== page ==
Democrats need to teach the recent GOP economic history.
The next big trickle
It’s too bad Allan Marty of Monona wasn’t at the Democratic convention in Charlotte, N.C., to offer a little advice.
He wrote me last week with a question: “What are the Democrats waiting for?”
And then he added: “I think the Democrats are taking the wrong road in this election. They should be hitting the Republicans with the fact that their last sitting president and his tax cuts for the rich were responsible for the recession, not just talking about how to get out of it, although that is important.
“Why do you think the Republicans didn’t invite George W. to their convention? It would open the whole can of worms that the Republicans are trying desperately to keep closed and the Democrats are letting them get away with it. We need to open that can of worms for them.
“Democrats need to teach some history to the people. The Great Depression lasted over 10 years and you can’t just quickly climb out of a hole created by the Republicans both in the 1920s and 2007. They don’t want to take credit for the worst two financial debacles ever to befall this country, yet they did it both times with the help of Wall Street and the banks.
“When are the Democrats going to wake up and start campaigning on the issues that can win them the election?”
Marty makes a great point and one that has perplexed this columnist for most of the past four years as Republicans in Congress relentlessly promoted the same economic theories that got us into all this financial trouble in the first place. What’s inexplicable is how so many of the people either can’t or won’t remember that those theories have been absolute failures.
Yet we sit here on the verge of another presidential election debating whether “trickle down” — and make no mistake about it, the Mitt Romney/Paul Ryan plan is nothing more than dressed-up trickle down — will bring the country out of its economic doldrums.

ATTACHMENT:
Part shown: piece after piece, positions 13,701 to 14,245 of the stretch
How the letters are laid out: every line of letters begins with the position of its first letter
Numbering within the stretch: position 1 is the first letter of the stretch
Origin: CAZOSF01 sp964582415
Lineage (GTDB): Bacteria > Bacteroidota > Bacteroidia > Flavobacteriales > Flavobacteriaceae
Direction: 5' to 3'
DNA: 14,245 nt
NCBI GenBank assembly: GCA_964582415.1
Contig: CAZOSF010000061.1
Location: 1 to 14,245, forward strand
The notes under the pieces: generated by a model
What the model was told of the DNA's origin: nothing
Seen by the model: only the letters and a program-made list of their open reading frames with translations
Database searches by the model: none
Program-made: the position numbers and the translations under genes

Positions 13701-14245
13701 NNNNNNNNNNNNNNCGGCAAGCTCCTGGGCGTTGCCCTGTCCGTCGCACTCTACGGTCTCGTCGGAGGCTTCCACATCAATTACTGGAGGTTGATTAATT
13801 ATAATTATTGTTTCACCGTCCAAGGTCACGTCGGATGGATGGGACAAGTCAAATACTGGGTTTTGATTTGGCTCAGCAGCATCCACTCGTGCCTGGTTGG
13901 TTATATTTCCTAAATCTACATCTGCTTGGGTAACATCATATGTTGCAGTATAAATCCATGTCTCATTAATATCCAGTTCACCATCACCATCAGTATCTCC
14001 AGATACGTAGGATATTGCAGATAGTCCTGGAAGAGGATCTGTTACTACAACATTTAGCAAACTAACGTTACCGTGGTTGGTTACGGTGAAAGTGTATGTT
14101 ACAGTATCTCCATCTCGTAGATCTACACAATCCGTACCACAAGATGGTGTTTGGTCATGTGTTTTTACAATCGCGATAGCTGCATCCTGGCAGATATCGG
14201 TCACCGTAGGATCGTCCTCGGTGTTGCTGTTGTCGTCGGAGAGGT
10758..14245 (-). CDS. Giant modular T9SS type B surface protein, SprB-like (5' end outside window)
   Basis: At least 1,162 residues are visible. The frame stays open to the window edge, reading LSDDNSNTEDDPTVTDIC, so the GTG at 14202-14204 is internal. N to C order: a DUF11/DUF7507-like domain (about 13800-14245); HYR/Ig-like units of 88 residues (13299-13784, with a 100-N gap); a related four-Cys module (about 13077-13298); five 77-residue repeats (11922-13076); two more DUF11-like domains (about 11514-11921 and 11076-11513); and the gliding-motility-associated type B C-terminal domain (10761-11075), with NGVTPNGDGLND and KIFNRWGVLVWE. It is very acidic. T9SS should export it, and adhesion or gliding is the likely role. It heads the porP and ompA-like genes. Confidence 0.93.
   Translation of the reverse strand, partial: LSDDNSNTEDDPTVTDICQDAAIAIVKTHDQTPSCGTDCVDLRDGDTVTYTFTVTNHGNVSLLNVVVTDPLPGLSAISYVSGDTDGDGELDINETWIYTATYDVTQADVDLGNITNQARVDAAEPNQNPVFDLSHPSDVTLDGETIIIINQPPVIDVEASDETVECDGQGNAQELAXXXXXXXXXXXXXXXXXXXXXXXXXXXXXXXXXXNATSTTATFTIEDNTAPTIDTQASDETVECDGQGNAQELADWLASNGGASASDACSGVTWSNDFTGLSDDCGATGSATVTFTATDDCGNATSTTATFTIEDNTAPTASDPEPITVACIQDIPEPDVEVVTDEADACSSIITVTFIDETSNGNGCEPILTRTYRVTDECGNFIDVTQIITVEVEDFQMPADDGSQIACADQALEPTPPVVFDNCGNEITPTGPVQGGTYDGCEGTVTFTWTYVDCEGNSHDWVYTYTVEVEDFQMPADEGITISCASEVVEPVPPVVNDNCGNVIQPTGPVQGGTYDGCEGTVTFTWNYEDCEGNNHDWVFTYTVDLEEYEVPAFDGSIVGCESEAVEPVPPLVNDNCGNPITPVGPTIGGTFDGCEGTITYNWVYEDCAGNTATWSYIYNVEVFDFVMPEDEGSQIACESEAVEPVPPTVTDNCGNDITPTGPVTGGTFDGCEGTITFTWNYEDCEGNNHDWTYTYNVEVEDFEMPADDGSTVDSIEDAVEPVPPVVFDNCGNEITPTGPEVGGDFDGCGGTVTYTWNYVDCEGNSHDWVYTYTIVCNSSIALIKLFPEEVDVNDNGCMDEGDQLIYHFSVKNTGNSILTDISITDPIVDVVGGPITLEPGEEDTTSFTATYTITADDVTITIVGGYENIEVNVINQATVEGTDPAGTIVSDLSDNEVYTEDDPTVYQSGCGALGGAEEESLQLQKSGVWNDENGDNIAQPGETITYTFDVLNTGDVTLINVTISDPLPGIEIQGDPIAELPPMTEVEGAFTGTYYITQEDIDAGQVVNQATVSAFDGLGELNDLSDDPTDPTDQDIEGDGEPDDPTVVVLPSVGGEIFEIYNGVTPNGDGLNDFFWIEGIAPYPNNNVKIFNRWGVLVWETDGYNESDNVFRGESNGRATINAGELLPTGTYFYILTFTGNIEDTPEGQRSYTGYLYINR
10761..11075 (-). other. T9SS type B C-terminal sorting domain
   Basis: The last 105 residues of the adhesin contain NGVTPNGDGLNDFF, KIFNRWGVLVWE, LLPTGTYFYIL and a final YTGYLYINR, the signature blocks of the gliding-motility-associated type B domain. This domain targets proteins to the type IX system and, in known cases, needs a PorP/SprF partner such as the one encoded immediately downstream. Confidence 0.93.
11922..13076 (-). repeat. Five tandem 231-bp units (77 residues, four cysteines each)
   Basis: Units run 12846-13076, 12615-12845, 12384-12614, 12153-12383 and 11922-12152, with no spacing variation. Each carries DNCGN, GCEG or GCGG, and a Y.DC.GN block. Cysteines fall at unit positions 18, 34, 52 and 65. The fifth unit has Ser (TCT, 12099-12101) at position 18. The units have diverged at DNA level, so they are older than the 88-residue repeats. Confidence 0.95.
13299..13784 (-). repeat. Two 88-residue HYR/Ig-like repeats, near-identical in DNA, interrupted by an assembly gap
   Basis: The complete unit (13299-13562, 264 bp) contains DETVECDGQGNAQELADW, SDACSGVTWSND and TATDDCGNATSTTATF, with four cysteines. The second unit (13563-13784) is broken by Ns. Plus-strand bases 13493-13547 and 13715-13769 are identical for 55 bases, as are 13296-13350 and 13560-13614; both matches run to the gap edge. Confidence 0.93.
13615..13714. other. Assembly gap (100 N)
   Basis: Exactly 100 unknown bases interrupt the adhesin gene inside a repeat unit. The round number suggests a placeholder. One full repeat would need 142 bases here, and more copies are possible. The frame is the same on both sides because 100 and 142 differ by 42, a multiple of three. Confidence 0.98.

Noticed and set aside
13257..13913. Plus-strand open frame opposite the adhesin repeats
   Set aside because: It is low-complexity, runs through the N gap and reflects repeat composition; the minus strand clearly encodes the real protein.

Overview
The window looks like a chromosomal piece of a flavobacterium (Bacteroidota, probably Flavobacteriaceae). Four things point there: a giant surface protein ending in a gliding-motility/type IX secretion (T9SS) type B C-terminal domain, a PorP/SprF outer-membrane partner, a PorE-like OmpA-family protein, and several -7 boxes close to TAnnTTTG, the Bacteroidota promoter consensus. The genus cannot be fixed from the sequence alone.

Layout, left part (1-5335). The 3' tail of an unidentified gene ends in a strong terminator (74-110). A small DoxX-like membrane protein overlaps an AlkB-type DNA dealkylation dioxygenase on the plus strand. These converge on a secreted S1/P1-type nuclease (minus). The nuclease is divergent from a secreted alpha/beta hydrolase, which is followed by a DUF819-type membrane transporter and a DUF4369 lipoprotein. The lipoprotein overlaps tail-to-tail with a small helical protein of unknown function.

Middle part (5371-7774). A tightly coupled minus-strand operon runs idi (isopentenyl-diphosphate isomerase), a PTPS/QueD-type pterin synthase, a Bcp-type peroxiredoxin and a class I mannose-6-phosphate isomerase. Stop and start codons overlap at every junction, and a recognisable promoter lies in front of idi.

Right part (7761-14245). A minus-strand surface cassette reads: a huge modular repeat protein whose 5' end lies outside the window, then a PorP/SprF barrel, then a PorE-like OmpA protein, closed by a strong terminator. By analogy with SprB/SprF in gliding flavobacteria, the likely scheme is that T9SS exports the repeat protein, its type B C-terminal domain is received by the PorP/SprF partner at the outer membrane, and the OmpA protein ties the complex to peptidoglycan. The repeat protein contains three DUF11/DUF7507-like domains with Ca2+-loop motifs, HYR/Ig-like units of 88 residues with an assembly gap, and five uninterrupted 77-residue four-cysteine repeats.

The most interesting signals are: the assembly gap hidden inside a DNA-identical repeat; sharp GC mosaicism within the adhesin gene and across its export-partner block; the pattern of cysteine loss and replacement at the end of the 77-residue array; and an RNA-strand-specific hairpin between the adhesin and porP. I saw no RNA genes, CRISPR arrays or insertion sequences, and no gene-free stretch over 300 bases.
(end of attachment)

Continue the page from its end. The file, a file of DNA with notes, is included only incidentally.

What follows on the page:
How many times are we expected to buy in to what even Republican George H.W. Bush labeled voodoo economics?
Ronald Reagan and George W. Bush both pushed the so-called “supply side” theory and successfully enacted significant tax cuts in both the upper income brackets and several business-related taxes. We were assured that the lost revenues would be more than made up for by increased economic activity because all this extra money in the hands of the well-to-do would create more jobs as the money trickled down to the less fortunate.
Instead, we saw the national debt grow by leaps and bounds in both the Reagan and Bush presidencies. But worse, we watched the gap between the rich and the poor in America grow to unprecedented levels. Coupled with the tax cuts was a loosening of financial regulations that had served the country well since the Great Depression. Together, it all came crashing down during the last year of the George W. Bush presidency.
And four years later here we are today, trudging along desperately to pull the country out of one of its deepest holes.
True, Barack Obama could have done more in the beginning, but the GOP in the U.S. Senate effectively used its filibuster threat to block any meaningful stimulus that could have spurred more jobs than the 2 million to 4 million for which the modest stimulus of Obama’s first year is credited.
The American economy is recovering, slowly but surely. The housing crisis appears to be over. The jobs reports are now on the plus side.
Can we really seriously even consider turning the country back over to the people who created this mess in the first place?
That’s the message that Allan Marty and a lot of other Americans want everyone to consider.
(A version of this article originally appeared in the opinion section of the Capital Times.)
September 9, 2012
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Dave Zweifel is editor emeritus of the Capital Times and a FightingBob.com contributing editor.